Topkok said it’s important for Natives to understand history to contextualize some of the inherited traumas that have resulted from colonization.  

“For me, I didn’t learn about a lot of this stuff until I was in college. The moment that I learned about this in college, it completely reframed my understanding of the issues, and my response. So all of a sudden, I started to understand why my family acted the way that they did, (and) why they made decisions the way that they did. For me, that brought a lot of healing. 

Meghan Siġvanna Topkok

Not a New, or Exclusively ‘Native’ Problem

Despite sexual assault rates being higher among Native community members, it’s not an exclusively Native problem.

Former Nome resident, 55-year old Karen McLane, is a childhood sexual assault survivor turned Sexual Assault Nurse Examiner who grew up in Nome. Her family moved into a trailer across from the armory on the seawall side in 1970, and she lived in town until leaving for Tucson, Arizona in 2011. McLane moved away because of severe medical issues that have inhibited her motor skills, and thus her ability to defend herself. Ultimately, she didn’t want to be in Nome — a place she feels is dangerous to be a woman — without the ability to move around freely.

McLane, who is white, said she was sexually assaulted in the 1970s and 80s by a family member and various community members, but didn’t report it to police until decades later when she fully understood her own abuse and became worried about the safety of another family member.  

“We always called it ‘bothering us’,” McLane recounts in a phone interview from Arizona. “When we say, ‘is that person bothering you?’ Up there, they were sexually harassing you. That’s what we mean by that.”

When McLane called in to report the incidents in 2017, the statute of limitations had run out, and no evidence besides testimony could be garnered. Still, she said she felt it was important for the community to know that her family, like others, was plagued with similar issues.

“Maybe if other women in Nome knew that an Anglo person like myself… had those same kind of domestic violence issues as anybody else, and that sexual assault happens to…a large percentage of us…maybe other people would feel more comfortable saying something. Using your voice in the right circumstance and with the right tact can effect change, even if it’s scary.”

Karen McLane

Opening the Door for Other Girls

nomeAerial view of Nome from Anvil Mountain in fall, 2020 (Photo by Jenna Kunze).

Instead of vindication through the criminal justice system, many survivors in Nome are turning toward telling their story as a form of justice, empowerment, and healing. 

Deidre Levi, 24, is one of them. Levi is the high school girls basketball coach in her hometown of St. Michael. She describes herself as a very active and social member of her community – attending open gym every night – before her assaults. Now, when she enters a room, the first thing she does is look for three things she could fight someone off with.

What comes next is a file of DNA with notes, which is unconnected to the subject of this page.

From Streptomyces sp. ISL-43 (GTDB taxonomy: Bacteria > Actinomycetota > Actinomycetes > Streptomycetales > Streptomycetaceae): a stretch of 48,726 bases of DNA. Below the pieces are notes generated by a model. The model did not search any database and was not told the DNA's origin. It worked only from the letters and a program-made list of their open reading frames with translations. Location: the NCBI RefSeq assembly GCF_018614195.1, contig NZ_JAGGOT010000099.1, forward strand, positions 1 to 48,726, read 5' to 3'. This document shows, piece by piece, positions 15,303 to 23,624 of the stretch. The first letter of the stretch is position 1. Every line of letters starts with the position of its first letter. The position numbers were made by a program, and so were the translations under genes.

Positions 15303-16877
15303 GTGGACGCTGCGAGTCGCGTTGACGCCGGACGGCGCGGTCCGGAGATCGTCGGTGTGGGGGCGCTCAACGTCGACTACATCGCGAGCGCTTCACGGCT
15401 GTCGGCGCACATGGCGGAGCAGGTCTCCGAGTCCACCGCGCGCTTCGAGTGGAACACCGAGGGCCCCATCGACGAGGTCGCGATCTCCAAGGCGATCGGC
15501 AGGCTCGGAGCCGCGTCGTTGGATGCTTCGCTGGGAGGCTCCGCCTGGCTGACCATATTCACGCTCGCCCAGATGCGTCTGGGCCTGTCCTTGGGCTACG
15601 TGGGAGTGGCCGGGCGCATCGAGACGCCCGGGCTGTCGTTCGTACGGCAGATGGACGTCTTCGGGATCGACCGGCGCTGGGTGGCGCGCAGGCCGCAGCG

Between 2018 and 2019, Levi was assaulted twice during trips to Nome.

One summer night in 2018, Deidre was hanging out with her older sister and a few of her sister’s friends at one of the women’s trailers in Nome. They were all drinking when the perpetrator came by for a haircut from her sister’s friend. He stayed to drink with them.

The next time Deidre woke up, the man was on top of her, raping her. Afterwards she got up and left to her sister’s hotel room at the Aurora Inn, where a friend was called and took her to the hospital. 

The case was forwarded to the District Attorney’s office, where it still is today — two and a half years later. Nome DA John Earthman has not yet filed charges. Deidre has given up on formal resolution. After a certain point, she said she grew weary of the emotional toll of dealing with the case. She changed her number multiple times and made herself unavailable to the investigation. That made Earthman’s job harder.

Instead of focusing on prosecution, Levi said she’s directing her energy to mentoring the young in her community through coaching.

“I was just opening a door for other girls that were too scared to open the door,” Levi said. She wrote about one of her assaults on Facebook in a post that was shared hundreds of times, garnering the attention of survivors around the world. “A lot of girls messaged me, and they told me that they’re not going to let anything happen again. And they said this cycle is stopping now, and we’re not gonna be quiet about it anymore. The more you tell your story, the more it doesn’t hurt you.” 

personFour-wheeling down Front St. in Nome, fall 2020 (Photo by Jenna Kunze).

This portion of the series was written by Jenna Kunze, and co-reported by Alice Qannik Glenn and Emily Hofstaedter. The remaining parts will outline community dynamics around sexual assault, deal with the difficulty in prosecuting a sexual assault crime, examine how Nome Police have handled cases in the past and hope to in the future, and explore what community members, survivors and law enforcement see as a path forward.

This series is a collaboration between KNOM Radio in Nome and Alaska Public Media, originally aired and published for listeners in Western Alaska. It is republished with permission from KNOM.